Similarly, SOTN is a breathtaking work, but it's 22 years old, and its torches have been carried by others in the time since. I can't reasonably expect anyone to make a game that will resonate with me like that did when I was 10 years old.
But they raised $5m on exactly that sentiment. So what you see are a lot of attempts at being SOTN, almost too directly: you can sit in the chairs, just like SOTN! There's a librarian who's actually Alucard lol. The final boss is a lie, like Richter! Even finding the real final boss is identical to SOTN: you have to acquire special armor to get past a spike corridor to get another special item you need in his fight. Like, it's appreciated! But friends, you could have done literally anything differently!
The deliciousness of Derivative work
I feel like this also works in its favor. Great art comes from constraints, and the fact that this has to be Castlevania without being allowed to be "Castlevania" means you get some funny workarounds. Bloodstained isn't allowed to be Dracula's castle, and the demons can't be Dracula's army. But they are… something. You have Boers, a lion with a circle of legs. You have this metal-playing lady who magics you with her hard guitar. A giant cat wizard. Demonic barbers.1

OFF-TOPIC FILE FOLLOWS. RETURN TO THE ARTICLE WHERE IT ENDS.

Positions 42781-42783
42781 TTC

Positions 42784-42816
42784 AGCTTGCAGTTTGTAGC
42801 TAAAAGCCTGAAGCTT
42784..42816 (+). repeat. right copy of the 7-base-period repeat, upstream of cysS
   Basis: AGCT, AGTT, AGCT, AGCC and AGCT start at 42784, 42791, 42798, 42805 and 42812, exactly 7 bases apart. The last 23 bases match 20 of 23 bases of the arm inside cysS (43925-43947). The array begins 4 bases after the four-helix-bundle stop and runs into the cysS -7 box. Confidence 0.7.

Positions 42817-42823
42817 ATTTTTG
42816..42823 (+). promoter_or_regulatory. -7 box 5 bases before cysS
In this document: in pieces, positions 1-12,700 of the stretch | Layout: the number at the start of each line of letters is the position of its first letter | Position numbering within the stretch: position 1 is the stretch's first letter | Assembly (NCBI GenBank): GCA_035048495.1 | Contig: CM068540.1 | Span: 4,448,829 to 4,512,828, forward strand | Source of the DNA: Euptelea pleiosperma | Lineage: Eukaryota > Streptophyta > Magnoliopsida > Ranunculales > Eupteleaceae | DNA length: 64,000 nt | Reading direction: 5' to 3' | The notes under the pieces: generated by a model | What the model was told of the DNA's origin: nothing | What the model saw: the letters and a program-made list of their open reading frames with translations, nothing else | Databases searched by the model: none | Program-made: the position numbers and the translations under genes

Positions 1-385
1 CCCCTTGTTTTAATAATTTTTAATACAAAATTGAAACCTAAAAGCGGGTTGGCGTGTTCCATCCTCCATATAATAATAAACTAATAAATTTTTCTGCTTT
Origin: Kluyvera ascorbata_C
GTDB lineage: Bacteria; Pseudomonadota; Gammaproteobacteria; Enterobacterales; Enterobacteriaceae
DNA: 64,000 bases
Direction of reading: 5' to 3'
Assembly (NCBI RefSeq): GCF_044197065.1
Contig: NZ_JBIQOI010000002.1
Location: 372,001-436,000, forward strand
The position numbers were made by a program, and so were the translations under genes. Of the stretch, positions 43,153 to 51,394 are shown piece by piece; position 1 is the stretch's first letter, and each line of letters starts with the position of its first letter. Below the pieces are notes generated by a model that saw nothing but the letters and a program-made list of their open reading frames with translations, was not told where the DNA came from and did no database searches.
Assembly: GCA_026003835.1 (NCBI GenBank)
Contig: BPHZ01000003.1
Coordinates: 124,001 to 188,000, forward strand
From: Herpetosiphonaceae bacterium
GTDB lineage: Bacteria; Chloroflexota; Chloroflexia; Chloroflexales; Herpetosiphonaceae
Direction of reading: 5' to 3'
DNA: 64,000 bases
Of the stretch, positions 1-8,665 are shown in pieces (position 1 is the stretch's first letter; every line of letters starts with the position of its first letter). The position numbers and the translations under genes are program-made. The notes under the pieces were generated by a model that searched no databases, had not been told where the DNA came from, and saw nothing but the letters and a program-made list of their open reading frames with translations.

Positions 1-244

It feels a bit (in character, not production value) like the bootleg stuff Twitter account.
3D, checking the boxes
The last critique I'd offer is that 3D (and building on Unity) probably helped them make this multiplatform: you can play this on consoles, your PC, and the Switch. But for all they tried to do fan service with this game, I feel they could have done better by the fans with with tigher controls and/or more work on the animations.
I'm going to steal some assets from this most fantastic article, which compares when Street Fighter III (in 2D) got succeeded by the first 3D Street Fighter, Street Fighter IV. Miriam looks and moves like Chun-Li in Street Fighter IV:
whereas I feel like the alternative games I'll mention downthread at least feel more fluid and smooth-to-control as I feel when I see the 2D Chun-Li:
Especially in boss battles, Miriam felt like navigating a tank, and I didn't love the way the game looked or moved.